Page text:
Jonathan Coe - Quotes

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I'm one of those unlucky people who had a happy childhood. ---->>>

But we are entitled to look for continuity in politics. ---->>>

But you can try to read books at the wrong time or for the wrong reasons. ---->>>

The biggest markets for my books outside the UK are France and Italy, and those are the two countries where I also have the closest personal relationships with my translators - I don't know whether that's a coincidence, or if there's something to be learned from it. ---->>>

But I have always - ever since The Accidental Woman - written novels about individuals attempting to make choices in the context of situations over which they have no control. ---->>>

I live a perfectly happy and comfortable life in Blair's Britain, but I can't work up much affection for the culture we've created for ourselves: it's too cynical, too knowing, too ironic, too empty of real value and meaning. ---->>>

Ah, well, I have no talent for nonfiction, that's my problem. ---->>>

You would go mad if you began to speculate about the impact your novel might have while you were still writing it. ---->>>

I think it's also the case that I'm not as widely travelled, or as well-educated in history, as most of the other novelists I meet: so I have to write about my own country, at the present time, because it's more or less all I know about! ---->>>

As soon as you start writing about how human beings interact with each other socially, you're into politics, aren't you? ---->>>

As the books grew bigger and more ambitious, the situations in question sometimes became political ones, and so it became necessary to start painting in the social background on a scale which eventually became panoramic. ---->>>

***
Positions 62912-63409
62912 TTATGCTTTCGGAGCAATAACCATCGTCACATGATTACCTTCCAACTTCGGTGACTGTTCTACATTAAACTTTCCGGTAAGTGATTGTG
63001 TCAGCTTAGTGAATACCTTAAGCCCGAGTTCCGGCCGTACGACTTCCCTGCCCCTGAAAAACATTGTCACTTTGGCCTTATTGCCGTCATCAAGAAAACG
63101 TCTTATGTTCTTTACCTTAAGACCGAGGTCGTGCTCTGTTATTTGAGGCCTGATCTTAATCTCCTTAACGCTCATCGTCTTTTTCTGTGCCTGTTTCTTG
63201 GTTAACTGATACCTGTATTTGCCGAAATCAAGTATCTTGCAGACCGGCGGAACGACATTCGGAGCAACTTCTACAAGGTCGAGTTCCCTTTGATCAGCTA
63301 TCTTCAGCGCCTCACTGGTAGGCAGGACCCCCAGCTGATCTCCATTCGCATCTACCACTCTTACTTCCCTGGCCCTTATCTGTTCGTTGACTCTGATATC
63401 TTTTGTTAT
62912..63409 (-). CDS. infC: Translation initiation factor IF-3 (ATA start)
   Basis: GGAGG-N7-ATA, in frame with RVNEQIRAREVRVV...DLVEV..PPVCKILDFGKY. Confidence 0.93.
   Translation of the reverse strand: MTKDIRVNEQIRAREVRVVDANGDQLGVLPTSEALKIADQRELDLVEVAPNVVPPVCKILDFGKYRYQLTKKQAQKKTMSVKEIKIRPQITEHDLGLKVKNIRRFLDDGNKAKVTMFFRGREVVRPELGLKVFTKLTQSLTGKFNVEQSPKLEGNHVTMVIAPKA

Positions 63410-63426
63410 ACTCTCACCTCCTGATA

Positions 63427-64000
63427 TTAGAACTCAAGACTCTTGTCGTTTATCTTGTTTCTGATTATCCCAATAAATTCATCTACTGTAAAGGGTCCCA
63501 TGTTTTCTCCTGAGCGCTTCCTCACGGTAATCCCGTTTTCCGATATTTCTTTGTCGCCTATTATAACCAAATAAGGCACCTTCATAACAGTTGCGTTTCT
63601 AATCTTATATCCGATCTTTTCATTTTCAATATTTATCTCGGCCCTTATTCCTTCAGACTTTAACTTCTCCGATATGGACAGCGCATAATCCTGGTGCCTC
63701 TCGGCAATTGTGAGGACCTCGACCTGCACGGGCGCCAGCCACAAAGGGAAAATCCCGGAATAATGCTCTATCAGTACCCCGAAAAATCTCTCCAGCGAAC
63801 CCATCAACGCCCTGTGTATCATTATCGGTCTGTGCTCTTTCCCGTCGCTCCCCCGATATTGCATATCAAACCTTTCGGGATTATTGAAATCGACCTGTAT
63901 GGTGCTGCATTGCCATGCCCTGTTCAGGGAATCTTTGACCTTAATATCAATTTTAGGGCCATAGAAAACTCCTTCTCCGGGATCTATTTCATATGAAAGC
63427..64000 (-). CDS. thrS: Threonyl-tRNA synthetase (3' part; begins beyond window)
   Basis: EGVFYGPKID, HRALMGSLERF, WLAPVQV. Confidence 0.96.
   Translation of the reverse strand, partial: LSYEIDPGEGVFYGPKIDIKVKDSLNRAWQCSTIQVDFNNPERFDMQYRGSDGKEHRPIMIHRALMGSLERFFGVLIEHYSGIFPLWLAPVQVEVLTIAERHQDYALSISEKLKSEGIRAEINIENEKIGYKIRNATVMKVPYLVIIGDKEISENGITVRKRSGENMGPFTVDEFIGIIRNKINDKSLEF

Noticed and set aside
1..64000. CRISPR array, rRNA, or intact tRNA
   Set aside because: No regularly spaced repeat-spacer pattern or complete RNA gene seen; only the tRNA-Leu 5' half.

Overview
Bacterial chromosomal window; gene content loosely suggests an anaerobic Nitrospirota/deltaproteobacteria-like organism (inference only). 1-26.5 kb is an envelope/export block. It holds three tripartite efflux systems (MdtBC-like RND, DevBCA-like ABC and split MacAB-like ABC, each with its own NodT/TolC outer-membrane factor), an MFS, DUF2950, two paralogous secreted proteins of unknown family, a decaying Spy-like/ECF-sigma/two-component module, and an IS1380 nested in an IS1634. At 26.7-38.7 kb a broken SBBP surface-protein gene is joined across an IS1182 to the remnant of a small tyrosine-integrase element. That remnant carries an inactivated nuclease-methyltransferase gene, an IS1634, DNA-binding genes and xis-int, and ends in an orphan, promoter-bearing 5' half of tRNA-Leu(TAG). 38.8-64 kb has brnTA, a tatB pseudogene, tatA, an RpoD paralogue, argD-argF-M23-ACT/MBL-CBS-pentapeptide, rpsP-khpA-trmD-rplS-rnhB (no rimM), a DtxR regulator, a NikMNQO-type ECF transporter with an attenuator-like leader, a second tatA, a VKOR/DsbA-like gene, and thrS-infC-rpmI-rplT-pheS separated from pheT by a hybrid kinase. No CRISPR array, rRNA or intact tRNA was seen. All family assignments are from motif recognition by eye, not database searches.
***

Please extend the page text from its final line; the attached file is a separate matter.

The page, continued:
But at the same time, I have trouble keeping things out of books, which is why I don't write short stories because they turn into novels. ---->>>

It seems to me that you would have to write a novel on a very small, intimate scale for it not to become political. ---->>>

Luckily, in my case, I have managed, by writing, to do the one thing that I always wanted to do. ---->>>

Thatcherism has become bigger than she ever was. ---->>>

The more melancholy side of my literary personality is much in tune with BS Johnson's. ---->>>

They were written in the early '90s when I was strapped for cash. ---->>>

Writers never feel comfortable having labels attached to them, however accurate they are. ---->>>

As I said, I had no publisher for What a Carve Up! while I was writing it, so all we had to live off was my wife's money and little bits I was picking up for journalism. ---->>>

Contemporary Britain seems an endlessly fascinating place to me - but if I knew a little bit more about other places, and other times, maybe it wouldn't. ---->>>

I became quite taken over by Johnson's personality at some points while writing the biography, and since I went straight on to The Closed Circle afterwards, I did sometimes feel I could hear him whispering in my ear while I was working on it. ---->>>

I have two ideas for novels at the moment, neither of them all that conventional, but I'm not ready to choose between them yet, let alone settle down to the process of writing. ---->>>

It's only a drawback in the States, where most people seem to have no real interest in other countries and the notion of a novel which might offer insight into life in the UK doesn't seem to appeal very widely. ---->>>

My only regret is that I signed away the world rights and in America they've been far and away my most successful books, but I never saw a cent from any of it. ---->>>

The writer I feel the most affinity with - you said you felt my books are 19th century novels, I think they're 18th century novels - is Fielding, Henry Fielding, he's the guy who does it for me. ---->>>

Biography

Nationality: English
Born: 08-19, 1961
Birthplace:
Die:
Occupation: Novelist
Website:

Jonathan Coe (; born 19 August 1961) is an English novelist and writer. His work has an underlying preoccupation with political issues, although this serious engagement is often expressed comically in the form of satire. For example, What a Carve Up! reworks the plot of an old 1960s spoof horror film of the same name (wikipedia)